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October 23, 1994 | WILLIAM TUOHY, TIMES STAFF WRITER
In his office on Dublin Road, George Patton, head of the 80,000-member Orange Lodge, sounded a theme often heard within Northern Ireland's Protestant community. "We Protestants have been in Northern Ireland for close to 400 years, and we remain very much British in our hearts and minds," he said. "How long do you have to live in your place until you can call it home?" "An American from West Virginia," he added, "may consider himself a West Virginian, but he is first an American.
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NEWS
July 5, 2001 | From Times Wire Services
Protestant extremists claimed responsibility Wednesday for the slaying of a Roman Catholic teenager amid fears in this British province of a descent into more widespread violence over this weekend's disputed Protestant parade in Portadown. A passenger on a motorcycle fatally shot 19-year-old Ciaran Cummings in the town of Antrim--the first killing of its kind in Northern Ireland in more than a year.
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NEWS
July 5, 1999 | MARJORIE MILLER, TIMES STAFF WRITER
In a land where religion and intolerance often walk hand in hand, the peaceful march by members of the Protestant Orange Order that took place Sunday was no small feat. The peace was carefully scripted, to be sure, secured by miles of barbed wire, hundreds of soldiers and police, and a ban on parading through a Roman Catholic neighborhood.
NEWS
July 7, 2000 | From Associated Press
British authorities on Thursday banned a second Protestant parade from passing through Roman Catholic territory, as the province suffered through a fifth straight night of tension between the rival factions. There were concerns that the verdict could further fuel widespread demonstrations and rioting, and later Thursday, Catholic and Protestant groups skirmished in two parts of Belfast. However, the level of violence was significantly lower than on previous evenings.
NEWS
July 5, 1998 | VANORA BENNETT, TIMES STAFF WRITER
With barbed wire and a 3-mile trench as deep as a grave, police and soldiers walled in the Catholic enclave of this Northern Irish town Saturday to protect it from its Protestant neighbors as the biggest test yet of a fragile peace deal here looms today. Protestant members of the Orange Order brotherhood have traditionally donned dark suits, bowler hats and orange sashes to march through town--and through the Catholic Garvaghy Road area--on July 5.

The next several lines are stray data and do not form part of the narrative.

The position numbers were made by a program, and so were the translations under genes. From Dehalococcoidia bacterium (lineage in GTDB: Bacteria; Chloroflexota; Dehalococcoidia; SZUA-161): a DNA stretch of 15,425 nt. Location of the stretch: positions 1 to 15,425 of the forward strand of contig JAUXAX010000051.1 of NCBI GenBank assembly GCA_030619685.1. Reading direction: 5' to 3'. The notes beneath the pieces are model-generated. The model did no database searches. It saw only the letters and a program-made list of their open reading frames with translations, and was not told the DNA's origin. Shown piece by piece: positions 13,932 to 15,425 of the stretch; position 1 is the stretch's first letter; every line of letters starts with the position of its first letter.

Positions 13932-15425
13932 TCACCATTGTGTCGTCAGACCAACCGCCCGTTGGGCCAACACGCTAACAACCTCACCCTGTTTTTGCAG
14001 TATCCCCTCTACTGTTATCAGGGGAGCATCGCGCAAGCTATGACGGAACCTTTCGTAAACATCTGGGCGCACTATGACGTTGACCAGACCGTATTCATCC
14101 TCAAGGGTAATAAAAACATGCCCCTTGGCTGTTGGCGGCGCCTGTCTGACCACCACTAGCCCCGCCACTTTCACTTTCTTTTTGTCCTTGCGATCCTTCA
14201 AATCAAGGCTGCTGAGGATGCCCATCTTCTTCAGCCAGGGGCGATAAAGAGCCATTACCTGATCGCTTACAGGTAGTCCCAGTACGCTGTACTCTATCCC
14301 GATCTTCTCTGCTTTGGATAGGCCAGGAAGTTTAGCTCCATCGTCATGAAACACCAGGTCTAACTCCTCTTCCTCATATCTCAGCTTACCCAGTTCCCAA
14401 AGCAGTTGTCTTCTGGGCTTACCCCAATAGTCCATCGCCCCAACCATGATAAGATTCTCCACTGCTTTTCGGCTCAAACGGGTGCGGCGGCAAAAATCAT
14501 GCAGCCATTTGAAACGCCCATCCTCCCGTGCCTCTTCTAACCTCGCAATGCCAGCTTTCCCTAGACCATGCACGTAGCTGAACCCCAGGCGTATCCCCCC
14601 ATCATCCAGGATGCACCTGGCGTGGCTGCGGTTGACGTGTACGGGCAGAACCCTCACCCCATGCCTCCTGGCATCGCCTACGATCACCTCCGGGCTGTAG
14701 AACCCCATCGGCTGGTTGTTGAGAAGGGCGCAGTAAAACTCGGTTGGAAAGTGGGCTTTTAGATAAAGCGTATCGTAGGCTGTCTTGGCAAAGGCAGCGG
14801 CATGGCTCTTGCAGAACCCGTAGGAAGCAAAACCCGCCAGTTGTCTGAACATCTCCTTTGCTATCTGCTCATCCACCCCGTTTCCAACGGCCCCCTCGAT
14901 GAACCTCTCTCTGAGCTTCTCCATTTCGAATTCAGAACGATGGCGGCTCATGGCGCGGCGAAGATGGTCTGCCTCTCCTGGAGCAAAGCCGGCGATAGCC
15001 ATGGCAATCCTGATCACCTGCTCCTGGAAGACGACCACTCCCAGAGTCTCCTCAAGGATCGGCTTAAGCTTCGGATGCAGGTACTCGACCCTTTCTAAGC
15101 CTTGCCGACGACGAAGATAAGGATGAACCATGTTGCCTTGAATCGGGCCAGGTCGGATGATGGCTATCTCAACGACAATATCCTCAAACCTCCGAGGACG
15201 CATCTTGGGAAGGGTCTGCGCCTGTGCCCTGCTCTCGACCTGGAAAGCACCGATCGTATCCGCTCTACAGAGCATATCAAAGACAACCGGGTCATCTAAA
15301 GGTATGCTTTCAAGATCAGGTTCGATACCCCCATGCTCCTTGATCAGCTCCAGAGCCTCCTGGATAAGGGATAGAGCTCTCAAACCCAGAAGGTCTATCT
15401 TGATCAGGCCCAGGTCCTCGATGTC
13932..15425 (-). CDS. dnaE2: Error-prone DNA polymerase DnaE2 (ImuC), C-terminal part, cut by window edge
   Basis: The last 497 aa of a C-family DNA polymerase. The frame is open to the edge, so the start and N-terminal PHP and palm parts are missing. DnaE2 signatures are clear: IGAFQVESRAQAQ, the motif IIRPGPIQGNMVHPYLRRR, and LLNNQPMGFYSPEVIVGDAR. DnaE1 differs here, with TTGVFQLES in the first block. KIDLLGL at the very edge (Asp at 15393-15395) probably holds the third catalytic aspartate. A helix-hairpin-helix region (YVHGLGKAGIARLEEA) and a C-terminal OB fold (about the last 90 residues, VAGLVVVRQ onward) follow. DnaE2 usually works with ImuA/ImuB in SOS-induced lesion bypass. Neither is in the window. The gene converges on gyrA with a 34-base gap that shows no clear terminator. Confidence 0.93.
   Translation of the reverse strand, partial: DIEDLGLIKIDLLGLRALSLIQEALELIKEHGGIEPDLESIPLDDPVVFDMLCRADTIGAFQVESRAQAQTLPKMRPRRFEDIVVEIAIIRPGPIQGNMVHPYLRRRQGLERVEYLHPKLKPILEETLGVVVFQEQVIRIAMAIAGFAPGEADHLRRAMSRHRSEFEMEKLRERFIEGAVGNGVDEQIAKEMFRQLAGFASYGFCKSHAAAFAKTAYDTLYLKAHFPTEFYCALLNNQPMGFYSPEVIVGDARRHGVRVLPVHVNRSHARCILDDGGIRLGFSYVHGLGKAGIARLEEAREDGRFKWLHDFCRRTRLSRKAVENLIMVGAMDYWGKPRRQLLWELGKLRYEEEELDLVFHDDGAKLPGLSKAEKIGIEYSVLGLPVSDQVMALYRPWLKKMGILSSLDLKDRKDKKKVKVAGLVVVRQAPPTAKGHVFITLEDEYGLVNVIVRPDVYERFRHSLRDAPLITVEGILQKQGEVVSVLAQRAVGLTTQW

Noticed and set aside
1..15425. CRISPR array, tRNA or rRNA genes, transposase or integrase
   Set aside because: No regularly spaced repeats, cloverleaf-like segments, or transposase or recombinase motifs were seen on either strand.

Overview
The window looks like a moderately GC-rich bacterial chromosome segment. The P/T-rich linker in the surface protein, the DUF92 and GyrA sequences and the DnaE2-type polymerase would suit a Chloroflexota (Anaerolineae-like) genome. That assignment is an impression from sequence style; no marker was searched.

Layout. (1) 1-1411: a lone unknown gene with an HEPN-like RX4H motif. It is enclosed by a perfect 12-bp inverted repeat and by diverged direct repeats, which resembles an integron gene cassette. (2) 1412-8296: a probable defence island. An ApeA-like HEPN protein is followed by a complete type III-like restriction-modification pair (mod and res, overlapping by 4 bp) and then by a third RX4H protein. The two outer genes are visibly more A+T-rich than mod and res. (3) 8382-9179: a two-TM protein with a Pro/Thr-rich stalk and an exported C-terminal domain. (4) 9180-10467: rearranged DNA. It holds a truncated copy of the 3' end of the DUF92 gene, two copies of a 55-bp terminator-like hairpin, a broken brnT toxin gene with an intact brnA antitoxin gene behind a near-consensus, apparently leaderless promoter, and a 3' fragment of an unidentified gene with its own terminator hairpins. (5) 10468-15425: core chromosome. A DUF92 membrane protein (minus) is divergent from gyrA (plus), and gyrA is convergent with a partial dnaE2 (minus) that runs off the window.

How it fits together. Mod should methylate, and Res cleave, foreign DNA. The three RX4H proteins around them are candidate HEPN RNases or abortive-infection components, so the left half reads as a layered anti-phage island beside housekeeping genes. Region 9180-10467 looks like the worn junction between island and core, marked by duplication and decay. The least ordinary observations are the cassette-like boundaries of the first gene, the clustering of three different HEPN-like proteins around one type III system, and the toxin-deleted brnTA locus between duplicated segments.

NEWS
November 1, 1998 | From Reuters
A Roman Catholic man was killed in Northern Ireland early Saturday in what appeared to be a slaying by Protestant Loyalists opposed to the province's peace process. Police said they were pursuing the possibility that members of the terrorist Loyalist Volunteer Force killed 35-year-old Brian Service, who was shot several times at close range in a north Belfast street. He died later in a hospital. Parties that draw their support from the Catholic community were quick to condemn the killing.
NEWS
June 22, 2000 | From Times Wire Reports
An explosion rocked a Roman Catholic area of Belfast, injuring two men, officials said. The BBC cited "security sources" as saying an explosive device caused the blast. Northern Ireland police said it was not yet clear what prompted the bomb attack. The explosion came a day after a pro-British guerrilla group, the Ulster Freedom Fighters, threatened to end its six-year cease-fire unless Catholic republicans stopped attacking Protestants in Belfast, the provincial capital.
NEWS
July 7, 2000 | From Associated Press
British authorities on Thursday banned a second Protestant parade from passing through Roman Catholic territory, as the province suffered through a fifth straight night of tension between the rival factions. There were concerns that the verdict could further fuel widespread demonstrations and rioting, and later Thursday, Catholic and Protestant groups skirmished in two parts of Belfast. However, the level of violence was significantly lower than on previous evenings.
NEWS
July 18, 1996 | From Times Wire Reports
British Prime Minister John Major had a tense meeting with leaders of Northern Ireland's main Roman Catholic party as he fought to revive a peace process stalled by the worst violence in years. Parliament members from the Social Democratic and Labor Party, leaving Major's Downing Street offices, said they had accused his government of capitulating to pressure from the majority Protestants in the province.
NEWS
February 18, 1990 | From Times staff and Wire reports
Protestant and Roman Catholic soccer fans rioted despite tight security at a Belfast stadium and police fired plastic bullets into the stands to subdue the unruly crowd. The violence spilled into surrounding streets as buses were hijacked and set on fire. The police had formed a barrier between fans of Linfield, which has only Protestant players, and Donegal Celtic, from a Catholic neighborhood.